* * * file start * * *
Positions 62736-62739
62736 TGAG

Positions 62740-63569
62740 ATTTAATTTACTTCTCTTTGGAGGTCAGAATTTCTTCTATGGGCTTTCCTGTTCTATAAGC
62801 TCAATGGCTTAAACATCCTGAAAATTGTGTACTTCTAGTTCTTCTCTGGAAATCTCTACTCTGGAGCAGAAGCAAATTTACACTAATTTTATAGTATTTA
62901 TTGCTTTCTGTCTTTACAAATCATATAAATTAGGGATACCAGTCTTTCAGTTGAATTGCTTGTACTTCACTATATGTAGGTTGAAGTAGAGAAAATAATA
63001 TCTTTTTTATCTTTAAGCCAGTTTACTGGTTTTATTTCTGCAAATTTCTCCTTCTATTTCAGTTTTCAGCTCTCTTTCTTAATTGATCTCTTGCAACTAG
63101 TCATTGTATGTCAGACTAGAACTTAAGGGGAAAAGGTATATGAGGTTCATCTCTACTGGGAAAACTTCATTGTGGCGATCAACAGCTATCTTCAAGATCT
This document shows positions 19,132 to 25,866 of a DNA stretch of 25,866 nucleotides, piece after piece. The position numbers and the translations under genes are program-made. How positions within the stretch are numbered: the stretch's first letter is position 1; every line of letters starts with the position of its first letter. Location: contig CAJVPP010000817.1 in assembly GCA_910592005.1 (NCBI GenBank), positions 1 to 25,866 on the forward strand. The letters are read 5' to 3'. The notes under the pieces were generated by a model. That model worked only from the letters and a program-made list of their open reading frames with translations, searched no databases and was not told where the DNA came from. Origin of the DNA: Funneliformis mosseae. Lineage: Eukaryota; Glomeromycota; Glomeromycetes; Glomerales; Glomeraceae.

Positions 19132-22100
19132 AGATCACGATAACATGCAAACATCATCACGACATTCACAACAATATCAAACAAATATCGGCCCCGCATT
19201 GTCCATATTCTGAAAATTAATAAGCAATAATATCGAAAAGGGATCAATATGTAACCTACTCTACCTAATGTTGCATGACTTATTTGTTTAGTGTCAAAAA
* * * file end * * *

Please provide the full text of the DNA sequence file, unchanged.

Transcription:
Positions 62736-62739
62736 TGAG

Positions 62740-63569
62740 ATTTAATTTACTTCTCTTTGGAGGTCAGAATTTCTTCTATGGGCTTTCCTGTTCTATAAGC
62801 TCAATGGCTTAAACATCCTGAAAATTGTGTACTTCTAGTTCTTCTCTGGAAATCTCTACTCTGGAGCAGAAGCAAATTTACACTAATTTTATAGTATTTA
62901 TTGCTTTCTGTCTTTACAAATCATATAAATTAGGGATACCAGTCTTTCAGTTGAATTGCTTGTACTTCACTATATGTAGGTTGAAGTAGAGAAAATAATA
63001 TCTTTTTTATCTTTAAGCCAGTTTACTGGTTTTATTTCTGCAAATTTCTCCTTCTATTTCAGTTTTCAGCTCTCTTTCTTAATTGATCTCTTGCAACTAG
63101 TCATTGTATGTCAGACTAGAACTTAAGGGGAAAAGGTATATGAGGTTCATCTCTACTGGGAAAACTTCATTGTGGCGATCAACAGCTATCTTCAAGATCT
This document shows positions 19,132 to 25,866 of a DNA stretch of 25,866 nucleotides, piece after piece. The position numbers and the translations under genes are program-made. How positions within the stretch are numbered: the stretch's first letter is position 1; every line of letters starts with the position of its first letter. Location: contig CAJVPP010000817.1 in assembly GCA_910592005.1 (NCBI GenBank), positions 1 to 25,866 on the forward strand. The letters are read 5' to 3'. The notes under the pieces were generated by a model. That model worked only from the letters and a program-made list of their open reading frames with translations, searched no databases and was not told where the DNA came from. Origin of the DNA: Funneliformis mosseae. Lineage: Eukaryota; Glomeromycota; Glomeromycetes; Glomerales; Glomeraceae.

Positions 19132-22100
19132 AGATCACGATAACATGCAAACATCATCACGACATTCACAACAATATCAAACAAATATCGGCCCCGCATT
19201 GTCCATATTCTGAAAATTAATAAGCAATAATATCGAAAAGGGATCAATATGTAACCTACTCTACCTAATGTTGCATGACTTATTTGTTTAGTGTCAAAAA